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Tech giants join smart banking 

Google and Citigroup have partnered to offer smart checking accounts through Google Pay.

Adriana Amato Nov 26, 2019

The big incumbent banks have always viewed the so-called FAANG companies (Facebook, Apple, Amazon, Netflix and Alphabet's Google) with uneasy suspicion (except of course when they’re courting them for blockbuster IPOs).

Unlike many challenger banks, these tech giants have the financial firepower and distributed user base to warp the banking market in a small amount of time. And yet, these companies kept their powder dry. The idea always was that the big tech companies didn't want to get involved in a capital-intensive, hyper-regulated industry such as banking.

But as time passes, this view is increasingly invalid. Just look at the recent announcement of Google and Citigroup’s partnership. The two giants will team up to “offer smart checking accounts through Google Pay”.

What this means in practice is vague – but it’s hard not to get the gist: customers will get to use Google’s industry-standard user interface, backed by a trusted name like Citi.

Google has played it fairly diplomatically compared to Apple, however. Apple recently announced its own credit card with Goldman Sachs. The company raced out the gate with a slogan that boldly claims: “Built by Apple, not a bank”. 

Despite Apple’s punchy sloganeering, though, the tactic is the same as Google’s: blend its own clout with the banking infrastructure and consumer trust of an established bank. At the same time, the hope is that the accounts will funnel new users into Apple’s existing products.

The FAANGs are boxing clever. Google knows, for instance, that users know (and enjoy) the Google ecosystem and use their apps a lot. But that popularity hasn’t quite turned into ubiquity yet. The aim is to turn these ecosystems into everyday apps that users rely on for everything – banking included.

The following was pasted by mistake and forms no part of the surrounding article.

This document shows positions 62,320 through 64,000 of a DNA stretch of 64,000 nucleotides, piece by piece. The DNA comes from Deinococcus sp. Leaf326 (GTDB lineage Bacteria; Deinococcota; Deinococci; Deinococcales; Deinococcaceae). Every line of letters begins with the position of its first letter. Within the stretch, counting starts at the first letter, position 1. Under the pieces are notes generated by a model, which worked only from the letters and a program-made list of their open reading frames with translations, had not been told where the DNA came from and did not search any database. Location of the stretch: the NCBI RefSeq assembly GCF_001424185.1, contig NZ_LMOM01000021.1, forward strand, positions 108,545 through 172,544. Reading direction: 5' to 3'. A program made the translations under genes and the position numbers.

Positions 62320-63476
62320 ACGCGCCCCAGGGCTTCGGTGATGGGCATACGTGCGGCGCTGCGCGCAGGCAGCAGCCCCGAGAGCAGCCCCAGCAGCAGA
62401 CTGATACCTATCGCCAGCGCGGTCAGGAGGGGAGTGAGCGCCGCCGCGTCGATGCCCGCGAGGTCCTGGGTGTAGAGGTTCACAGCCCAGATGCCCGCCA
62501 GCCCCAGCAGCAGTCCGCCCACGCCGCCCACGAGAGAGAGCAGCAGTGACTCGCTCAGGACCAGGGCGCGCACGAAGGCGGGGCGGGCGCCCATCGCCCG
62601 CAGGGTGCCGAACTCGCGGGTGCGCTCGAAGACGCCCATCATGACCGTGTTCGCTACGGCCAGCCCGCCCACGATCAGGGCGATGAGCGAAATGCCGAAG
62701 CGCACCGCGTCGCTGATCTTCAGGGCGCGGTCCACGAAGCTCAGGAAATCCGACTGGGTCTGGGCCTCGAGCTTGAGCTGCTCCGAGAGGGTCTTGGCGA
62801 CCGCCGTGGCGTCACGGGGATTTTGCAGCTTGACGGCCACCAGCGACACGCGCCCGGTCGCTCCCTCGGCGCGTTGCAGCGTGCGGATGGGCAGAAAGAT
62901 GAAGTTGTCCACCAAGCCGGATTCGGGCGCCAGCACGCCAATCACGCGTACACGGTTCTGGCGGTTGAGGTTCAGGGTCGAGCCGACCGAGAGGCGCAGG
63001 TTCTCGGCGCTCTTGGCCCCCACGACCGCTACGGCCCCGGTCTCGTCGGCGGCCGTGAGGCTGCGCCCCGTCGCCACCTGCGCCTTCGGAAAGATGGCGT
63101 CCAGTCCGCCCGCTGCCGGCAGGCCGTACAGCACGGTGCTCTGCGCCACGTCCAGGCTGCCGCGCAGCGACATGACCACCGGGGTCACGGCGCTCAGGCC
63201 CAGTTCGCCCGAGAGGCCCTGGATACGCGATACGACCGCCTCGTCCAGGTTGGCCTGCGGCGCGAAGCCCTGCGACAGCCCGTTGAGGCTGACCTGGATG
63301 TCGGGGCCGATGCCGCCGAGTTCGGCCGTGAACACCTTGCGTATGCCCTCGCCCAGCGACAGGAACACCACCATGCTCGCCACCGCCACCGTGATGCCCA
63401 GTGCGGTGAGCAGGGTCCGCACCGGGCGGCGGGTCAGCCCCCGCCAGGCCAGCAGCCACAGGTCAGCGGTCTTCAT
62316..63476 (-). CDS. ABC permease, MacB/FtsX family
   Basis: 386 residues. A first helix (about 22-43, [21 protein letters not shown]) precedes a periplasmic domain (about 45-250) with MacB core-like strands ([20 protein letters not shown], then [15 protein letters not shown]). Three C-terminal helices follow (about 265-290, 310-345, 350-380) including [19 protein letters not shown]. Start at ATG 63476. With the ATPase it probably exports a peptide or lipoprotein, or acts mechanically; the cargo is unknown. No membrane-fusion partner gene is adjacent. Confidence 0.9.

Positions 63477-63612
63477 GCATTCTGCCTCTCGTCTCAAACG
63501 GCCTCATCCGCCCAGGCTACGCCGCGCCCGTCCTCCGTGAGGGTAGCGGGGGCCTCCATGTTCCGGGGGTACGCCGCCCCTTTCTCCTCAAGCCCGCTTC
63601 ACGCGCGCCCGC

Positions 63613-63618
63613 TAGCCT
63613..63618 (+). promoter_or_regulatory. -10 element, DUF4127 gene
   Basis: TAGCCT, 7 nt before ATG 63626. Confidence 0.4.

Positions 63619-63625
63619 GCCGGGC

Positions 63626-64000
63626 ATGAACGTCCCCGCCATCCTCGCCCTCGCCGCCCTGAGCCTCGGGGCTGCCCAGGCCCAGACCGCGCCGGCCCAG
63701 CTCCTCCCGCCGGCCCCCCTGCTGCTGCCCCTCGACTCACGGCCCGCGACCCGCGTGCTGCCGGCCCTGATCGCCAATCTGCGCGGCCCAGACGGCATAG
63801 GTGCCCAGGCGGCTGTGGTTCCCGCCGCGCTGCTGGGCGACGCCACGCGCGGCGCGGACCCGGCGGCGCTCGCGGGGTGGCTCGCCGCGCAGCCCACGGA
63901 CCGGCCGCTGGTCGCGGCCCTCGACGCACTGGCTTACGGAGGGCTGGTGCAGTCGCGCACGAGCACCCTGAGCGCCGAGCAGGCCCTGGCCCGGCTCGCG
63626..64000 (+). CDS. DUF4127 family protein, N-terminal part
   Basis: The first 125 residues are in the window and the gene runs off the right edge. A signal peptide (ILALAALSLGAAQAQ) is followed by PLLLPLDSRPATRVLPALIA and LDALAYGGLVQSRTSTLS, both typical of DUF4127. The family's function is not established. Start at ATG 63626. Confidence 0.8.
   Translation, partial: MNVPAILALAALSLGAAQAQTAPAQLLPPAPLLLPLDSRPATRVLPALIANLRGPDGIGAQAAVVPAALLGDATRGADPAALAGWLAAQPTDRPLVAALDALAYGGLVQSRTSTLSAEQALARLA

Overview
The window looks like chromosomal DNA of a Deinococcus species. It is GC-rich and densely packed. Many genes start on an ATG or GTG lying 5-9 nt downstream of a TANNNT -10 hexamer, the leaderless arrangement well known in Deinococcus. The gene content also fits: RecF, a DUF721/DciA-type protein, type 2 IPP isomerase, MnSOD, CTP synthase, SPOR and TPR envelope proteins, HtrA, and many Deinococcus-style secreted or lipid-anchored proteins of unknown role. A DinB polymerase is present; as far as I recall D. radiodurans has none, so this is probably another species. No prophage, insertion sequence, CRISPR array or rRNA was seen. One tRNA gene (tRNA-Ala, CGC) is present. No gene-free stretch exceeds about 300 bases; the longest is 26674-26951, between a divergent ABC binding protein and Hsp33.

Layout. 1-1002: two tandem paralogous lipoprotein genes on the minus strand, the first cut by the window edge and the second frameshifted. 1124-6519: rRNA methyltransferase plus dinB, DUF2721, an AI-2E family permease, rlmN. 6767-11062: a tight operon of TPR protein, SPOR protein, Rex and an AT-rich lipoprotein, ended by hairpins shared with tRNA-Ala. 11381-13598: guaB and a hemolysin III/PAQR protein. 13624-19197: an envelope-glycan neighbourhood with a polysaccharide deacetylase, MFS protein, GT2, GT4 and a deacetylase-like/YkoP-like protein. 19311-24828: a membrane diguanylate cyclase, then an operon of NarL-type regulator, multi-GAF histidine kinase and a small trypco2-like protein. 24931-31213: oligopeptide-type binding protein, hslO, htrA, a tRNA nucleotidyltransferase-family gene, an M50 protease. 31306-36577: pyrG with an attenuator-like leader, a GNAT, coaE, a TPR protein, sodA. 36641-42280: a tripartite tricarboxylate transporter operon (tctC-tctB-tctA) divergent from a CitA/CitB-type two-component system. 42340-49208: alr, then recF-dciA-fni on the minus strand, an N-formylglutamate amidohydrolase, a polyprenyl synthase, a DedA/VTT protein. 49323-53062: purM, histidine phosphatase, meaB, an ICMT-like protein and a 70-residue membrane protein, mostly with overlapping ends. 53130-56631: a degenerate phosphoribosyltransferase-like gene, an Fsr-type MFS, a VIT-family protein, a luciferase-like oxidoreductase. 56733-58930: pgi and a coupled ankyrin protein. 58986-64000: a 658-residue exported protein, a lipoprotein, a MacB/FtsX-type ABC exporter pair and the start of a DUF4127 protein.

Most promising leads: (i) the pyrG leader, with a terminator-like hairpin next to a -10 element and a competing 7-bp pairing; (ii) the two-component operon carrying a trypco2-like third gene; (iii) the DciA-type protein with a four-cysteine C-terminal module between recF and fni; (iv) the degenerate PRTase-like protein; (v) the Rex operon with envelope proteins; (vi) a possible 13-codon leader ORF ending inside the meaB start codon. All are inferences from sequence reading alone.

At the risk of grossly over-simplifying, a bank is a balance sheet, a data processing system and a sales operation. The problem facing banks is that their services are generic in an era of vertical specialities.

As Frank Rotman of QED investors has observed, the wide availability of data is altering consumer behaviour – including in banking. We’re seeing, as Rotman writes, “purchase behaviour guided by near-perfect information”.

Customers don’t need – or necessarily want – the one-size-fits-all comfort of a big bank. They’re free to shop around, powered by data and best-in-class consumer channels.

Tech companies may be content to leave the heavily regulated balance sheet side of things, but they are coming for the rest. These partnerships also turn consumer’s enduring trust of banks from a hurdle into a benefit.

Nearly four-fifths (77%) of British consumers think banks are economically essential, this sentiment won’t be overcome easily. The outright replacement of big banks is a pipe dream – but that doesn’t mean there’s no room for innovation.

Capitalise recently launched Instant Offers with a High Street bank, for example. The partnership creates “instant funding offers” for small and medium enterprises. This leading bank has the capital and pedigree of a high street bank and Capitalise has a network of accounting partners and highly relevant accounting data.

For consumers, it creates a product that makes life simpler. The logic of straight-out competition is increasingly outdated in a world of open banking and APIs. Rather than more competition, it’s about creating choices.

Not only a choice of provider but the ability for consumers to move frictionlessly between their different accounts. There’s no need for your different financial identities to be siloed any more. And that’s great news for you and your business. 

 

Book a consultation today to hear more about the choices available for you.

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